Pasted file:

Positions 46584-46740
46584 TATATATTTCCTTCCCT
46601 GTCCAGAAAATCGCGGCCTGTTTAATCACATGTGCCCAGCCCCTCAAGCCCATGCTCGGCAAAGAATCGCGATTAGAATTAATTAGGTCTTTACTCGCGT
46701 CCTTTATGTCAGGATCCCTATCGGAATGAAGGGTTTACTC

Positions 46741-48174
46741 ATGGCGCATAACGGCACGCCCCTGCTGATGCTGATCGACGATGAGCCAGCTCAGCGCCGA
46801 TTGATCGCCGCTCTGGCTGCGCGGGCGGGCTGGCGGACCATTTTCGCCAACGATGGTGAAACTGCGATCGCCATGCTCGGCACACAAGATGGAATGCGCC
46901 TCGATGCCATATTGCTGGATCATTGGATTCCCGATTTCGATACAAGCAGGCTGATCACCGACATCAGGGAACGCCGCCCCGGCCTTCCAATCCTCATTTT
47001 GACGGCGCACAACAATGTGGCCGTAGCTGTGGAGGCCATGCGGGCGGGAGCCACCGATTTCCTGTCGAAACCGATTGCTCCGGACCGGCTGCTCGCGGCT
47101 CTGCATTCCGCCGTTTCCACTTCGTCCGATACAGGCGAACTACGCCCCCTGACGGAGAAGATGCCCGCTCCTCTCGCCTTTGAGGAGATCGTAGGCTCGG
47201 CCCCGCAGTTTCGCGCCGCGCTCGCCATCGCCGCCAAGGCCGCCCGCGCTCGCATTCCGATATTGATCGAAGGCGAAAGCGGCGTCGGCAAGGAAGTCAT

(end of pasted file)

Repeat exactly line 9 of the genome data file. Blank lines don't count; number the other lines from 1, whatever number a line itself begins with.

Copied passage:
47001 GACGGCGCACAACAATGTGGCCGTAGCTGTGGAGGCCATGCGGGCGGGAGCCACCGATTTCCTGTCGAAACCGATTGCTCCGGACCGGCTGCTCGCGGCT